Make your own free website on Tripod.com

Arado AR-234B



Kit

Kit Manufacturer

Scale

Price

Options

Out of Box (OOB) or Modified

Rating (1-10 10=best)

Arado 234B

Hobbycraft/War Eagle

1:48

$18

True Details Cockpit, Squadron vac canopy

8

The Arado AR-234B was introduced as the world's first jet bomber/recon aircraft. The aircraft was designed to be what Hitler tried to turn the ME-262 jet fighter into - a jet powered fast attack aircraft. While too late to change the result of the war, it allowed German commanders to get reliable recon photos over England and Italy as it, like the Mosquito, was fast enough to avoid being intercepted completely. Later variants had four Jumo 004 engines, or were tested (unsuccessfully) as night fighters. This aircraft was eagerly examined by all of the allied powers after the war.

The kit - well, the kit needs some help. There aren't many parts to it, and it depicts an Ar-234 with a 1000 kg bomb for the fuselage. Upon looking at the kit, two things were immeidately apparent - first, like all Hobbycraft kits I'd seen so far, the kit cockpit had no detail. Second, the clear parts for the canopy were thick and distorted, and needed replacing. I replaced the cockpit with a True Details resin cockpit. Some small parts were broken or warped, which were fixed easily. The Squadron vac-form canopy had soft detail, but very clear. With a little work cleaning it up, it makes for a great replacement.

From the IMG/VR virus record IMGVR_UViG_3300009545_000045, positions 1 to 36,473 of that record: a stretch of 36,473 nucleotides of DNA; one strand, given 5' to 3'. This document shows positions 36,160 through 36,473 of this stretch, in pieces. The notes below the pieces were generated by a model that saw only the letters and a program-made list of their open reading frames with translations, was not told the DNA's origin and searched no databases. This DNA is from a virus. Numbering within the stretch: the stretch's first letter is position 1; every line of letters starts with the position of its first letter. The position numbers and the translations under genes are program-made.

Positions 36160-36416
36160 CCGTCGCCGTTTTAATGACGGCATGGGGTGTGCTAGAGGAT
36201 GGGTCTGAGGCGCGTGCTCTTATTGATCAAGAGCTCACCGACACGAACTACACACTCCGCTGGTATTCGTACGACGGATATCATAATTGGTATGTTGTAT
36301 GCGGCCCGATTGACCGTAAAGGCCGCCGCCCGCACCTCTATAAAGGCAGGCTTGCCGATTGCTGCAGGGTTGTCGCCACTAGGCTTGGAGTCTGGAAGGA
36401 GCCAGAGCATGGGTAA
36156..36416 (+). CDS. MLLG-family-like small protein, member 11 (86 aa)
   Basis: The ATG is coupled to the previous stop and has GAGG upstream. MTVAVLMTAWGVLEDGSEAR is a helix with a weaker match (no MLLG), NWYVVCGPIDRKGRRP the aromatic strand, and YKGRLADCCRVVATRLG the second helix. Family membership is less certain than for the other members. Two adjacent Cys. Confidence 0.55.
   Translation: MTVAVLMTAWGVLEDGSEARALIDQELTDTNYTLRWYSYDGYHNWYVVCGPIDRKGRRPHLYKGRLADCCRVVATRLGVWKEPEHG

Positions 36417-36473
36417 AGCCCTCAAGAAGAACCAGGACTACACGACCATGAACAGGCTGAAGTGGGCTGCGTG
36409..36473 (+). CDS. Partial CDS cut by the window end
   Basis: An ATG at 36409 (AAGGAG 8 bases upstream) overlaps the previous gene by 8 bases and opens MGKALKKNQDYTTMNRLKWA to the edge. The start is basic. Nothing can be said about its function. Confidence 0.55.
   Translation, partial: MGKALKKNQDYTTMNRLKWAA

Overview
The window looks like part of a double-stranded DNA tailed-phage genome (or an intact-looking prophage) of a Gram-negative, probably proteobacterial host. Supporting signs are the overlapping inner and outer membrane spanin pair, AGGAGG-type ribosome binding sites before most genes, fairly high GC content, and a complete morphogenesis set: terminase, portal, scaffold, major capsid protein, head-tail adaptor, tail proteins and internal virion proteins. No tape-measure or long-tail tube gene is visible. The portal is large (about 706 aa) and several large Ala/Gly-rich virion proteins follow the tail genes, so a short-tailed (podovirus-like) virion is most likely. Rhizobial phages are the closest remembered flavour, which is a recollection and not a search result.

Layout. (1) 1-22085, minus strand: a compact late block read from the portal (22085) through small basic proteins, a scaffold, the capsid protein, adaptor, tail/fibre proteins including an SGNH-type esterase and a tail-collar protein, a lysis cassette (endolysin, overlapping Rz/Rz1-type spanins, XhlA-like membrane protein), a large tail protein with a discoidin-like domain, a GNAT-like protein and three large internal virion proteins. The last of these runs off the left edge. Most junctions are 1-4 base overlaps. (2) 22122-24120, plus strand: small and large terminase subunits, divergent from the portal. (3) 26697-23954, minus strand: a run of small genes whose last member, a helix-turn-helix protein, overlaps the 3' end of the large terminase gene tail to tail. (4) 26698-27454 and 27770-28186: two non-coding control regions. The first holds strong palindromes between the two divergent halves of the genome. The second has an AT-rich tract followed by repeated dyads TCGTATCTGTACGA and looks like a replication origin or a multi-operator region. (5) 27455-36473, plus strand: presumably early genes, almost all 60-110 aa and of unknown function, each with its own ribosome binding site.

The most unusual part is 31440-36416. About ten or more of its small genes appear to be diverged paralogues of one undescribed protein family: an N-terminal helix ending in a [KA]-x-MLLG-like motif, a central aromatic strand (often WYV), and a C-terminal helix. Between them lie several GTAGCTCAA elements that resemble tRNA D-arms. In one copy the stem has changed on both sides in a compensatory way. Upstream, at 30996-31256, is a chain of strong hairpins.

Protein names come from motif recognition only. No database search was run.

Working further on the kit, the wings, tail, and fuselage needed some taping together while the glue dried due to slight (but not unmanageable) warping. The engine nacelles needed a lot of work - there's not much to them, but they needed putty for serious sinkmarks and a lot of scraping to get rid of seams. Still, not much out of the ordinary, and nothing unmanageable.

I painted this with Model Master Acryl paints - but forgot to prime it, unfortunately, which led to large areas of paint peeling off after light masking. Others (such as PollyScale or Gunze Sangyo) would have worked better, but I had found myself missing some of the shades I needed.

The decals had one main problem - a large number of the markings are white, and so is the decal sheet. Most of the decals went on without a problem, but due to international market regulations (dealing with some markets that outlaw the swastika in public display) the swastika markings (which seem too large anyway) are split in half. Unfortunately, they also curl over easily. My suggestion - replace those decals with sheets from Aeromaster.

Summary - it's a workable kit, but replace the canopy, cockpit, and decals, and be prepared for a little work.